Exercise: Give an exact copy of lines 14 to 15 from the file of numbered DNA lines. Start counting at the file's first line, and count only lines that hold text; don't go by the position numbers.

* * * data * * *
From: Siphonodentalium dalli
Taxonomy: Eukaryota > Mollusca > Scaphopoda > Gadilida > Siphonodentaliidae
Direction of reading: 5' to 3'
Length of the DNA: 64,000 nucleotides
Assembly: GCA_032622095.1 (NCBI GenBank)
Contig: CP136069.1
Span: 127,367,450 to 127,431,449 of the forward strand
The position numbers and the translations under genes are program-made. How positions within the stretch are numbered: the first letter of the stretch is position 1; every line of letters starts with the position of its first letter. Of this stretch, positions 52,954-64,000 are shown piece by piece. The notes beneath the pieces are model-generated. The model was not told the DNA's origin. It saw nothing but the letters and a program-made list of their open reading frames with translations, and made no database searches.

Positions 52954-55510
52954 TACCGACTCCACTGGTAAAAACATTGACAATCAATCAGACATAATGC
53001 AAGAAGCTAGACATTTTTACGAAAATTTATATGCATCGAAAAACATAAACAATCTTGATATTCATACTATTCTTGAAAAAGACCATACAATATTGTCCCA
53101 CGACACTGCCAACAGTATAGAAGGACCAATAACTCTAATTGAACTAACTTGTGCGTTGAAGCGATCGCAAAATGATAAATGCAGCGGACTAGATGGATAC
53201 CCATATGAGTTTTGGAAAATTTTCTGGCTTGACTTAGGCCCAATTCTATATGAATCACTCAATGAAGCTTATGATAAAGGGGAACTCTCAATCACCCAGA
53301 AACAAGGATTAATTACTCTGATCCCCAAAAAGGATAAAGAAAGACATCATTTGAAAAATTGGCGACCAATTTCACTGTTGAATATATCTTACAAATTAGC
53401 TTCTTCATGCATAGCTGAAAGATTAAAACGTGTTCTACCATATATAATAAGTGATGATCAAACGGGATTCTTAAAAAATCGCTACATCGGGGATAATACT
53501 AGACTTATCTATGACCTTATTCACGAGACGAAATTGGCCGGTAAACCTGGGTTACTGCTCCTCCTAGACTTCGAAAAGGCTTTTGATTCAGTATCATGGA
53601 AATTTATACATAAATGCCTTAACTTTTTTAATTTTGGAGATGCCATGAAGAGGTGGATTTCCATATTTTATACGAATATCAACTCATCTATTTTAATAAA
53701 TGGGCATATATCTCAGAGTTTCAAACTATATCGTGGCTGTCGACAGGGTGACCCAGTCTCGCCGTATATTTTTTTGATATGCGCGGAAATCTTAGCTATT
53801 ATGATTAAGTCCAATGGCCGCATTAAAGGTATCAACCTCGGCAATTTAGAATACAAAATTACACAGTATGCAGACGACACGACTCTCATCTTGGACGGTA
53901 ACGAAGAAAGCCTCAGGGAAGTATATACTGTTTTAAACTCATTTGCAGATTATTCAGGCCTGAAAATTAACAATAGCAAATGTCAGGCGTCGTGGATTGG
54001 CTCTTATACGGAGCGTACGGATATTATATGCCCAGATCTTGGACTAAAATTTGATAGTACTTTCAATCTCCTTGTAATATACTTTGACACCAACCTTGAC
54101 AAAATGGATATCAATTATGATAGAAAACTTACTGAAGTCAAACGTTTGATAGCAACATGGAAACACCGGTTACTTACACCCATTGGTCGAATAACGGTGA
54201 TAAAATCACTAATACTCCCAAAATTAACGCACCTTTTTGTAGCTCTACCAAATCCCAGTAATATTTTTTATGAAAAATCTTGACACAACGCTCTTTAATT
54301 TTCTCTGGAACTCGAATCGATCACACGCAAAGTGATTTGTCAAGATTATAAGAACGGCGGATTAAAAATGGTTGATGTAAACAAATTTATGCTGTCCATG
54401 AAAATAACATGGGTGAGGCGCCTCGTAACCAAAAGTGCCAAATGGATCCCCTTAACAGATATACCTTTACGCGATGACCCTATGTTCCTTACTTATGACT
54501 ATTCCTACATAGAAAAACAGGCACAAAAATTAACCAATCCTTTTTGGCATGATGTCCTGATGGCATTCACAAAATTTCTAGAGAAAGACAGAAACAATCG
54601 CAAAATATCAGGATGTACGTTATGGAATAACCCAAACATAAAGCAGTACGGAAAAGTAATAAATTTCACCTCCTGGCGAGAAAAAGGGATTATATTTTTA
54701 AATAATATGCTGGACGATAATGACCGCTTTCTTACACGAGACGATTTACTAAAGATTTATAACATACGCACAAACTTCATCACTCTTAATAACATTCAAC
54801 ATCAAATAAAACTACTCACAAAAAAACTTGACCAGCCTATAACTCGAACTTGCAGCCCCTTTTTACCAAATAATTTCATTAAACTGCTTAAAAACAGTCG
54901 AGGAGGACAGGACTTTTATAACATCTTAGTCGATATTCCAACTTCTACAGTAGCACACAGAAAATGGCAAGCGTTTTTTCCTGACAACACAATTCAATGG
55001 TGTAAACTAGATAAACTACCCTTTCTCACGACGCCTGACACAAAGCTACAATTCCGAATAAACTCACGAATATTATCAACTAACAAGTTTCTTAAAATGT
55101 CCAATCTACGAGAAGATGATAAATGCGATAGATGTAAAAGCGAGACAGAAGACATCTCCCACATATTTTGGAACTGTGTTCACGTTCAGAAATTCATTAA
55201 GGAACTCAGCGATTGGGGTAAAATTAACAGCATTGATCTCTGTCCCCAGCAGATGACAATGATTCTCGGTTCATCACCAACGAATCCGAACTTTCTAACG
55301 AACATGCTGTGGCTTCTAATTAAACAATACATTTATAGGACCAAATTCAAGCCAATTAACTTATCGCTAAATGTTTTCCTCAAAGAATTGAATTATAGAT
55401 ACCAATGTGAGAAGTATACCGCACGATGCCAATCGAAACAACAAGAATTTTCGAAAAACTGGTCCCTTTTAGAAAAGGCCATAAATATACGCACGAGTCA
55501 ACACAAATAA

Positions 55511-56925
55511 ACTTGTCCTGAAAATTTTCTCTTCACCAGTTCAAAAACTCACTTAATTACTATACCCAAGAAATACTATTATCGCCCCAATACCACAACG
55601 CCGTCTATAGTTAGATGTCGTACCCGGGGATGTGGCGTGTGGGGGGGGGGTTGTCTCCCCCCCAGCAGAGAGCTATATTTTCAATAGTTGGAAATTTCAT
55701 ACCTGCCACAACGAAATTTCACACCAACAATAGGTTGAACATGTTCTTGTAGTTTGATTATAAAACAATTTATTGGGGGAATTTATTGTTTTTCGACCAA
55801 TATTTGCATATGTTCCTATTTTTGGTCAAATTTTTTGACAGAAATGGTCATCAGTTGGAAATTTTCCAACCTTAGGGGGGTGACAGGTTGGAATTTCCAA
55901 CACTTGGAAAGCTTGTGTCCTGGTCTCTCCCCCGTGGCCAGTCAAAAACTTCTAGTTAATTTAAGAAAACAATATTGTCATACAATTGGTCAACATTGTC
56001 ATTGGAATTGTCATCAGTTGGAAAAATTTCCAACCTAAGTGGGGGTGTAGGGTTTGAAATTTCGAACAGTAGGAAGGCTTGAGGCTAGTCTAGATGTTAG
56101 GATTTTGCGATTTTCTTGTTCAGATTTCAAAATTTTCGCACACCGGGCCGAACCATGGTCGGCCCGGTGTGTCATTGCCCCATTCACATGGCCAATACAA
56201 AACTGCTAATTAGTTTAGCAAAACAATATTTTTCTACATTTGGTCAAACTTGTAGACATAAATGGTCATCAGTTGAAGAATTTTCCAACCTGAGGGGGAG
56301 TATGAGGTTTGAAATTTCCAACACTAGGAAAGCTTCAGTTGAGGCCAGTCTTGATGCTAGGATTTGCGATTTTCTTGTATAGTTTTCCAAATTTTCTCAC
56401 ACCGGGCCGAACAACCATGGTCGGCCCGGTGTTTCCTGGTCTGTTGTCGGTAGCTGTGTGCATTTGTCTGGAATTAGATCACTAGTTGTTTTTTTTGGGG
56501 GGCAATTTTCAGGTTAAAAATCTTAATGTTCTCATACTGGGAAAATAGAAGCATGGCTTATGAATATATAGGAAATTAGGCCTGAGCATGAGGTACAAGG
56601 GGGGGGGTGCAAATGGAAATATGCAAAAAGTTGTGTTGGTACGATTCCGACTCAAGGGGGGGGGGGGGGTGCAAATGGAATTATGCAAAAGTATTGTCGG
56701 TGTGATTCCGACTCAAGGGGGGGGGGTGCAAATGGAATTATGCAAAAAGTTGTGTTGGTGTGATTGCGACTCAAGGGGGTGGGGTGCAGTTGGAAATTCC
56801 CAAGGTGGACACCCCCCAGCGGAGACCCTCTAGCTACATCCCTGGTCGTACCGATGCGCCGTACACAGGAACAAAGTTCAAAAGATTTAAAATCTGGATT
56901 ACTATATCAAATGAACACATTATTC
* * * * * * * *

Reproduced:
53301 AACAAGGATTAATTACTCTGATCCCCAAAAAGGATAAAGAAAGACATCATTTGAAAAATTGGCGACCAATTTCACTGTTGAATATATCTTACAAATTAGC
53401 TTCTTCATGCATAGCTGAAAGATTAAAACGTGTTCTACCATATATAATAAGTGATGATCAAACGGGATTCTTAAAAAATCGCTACATCGGGGATAATACT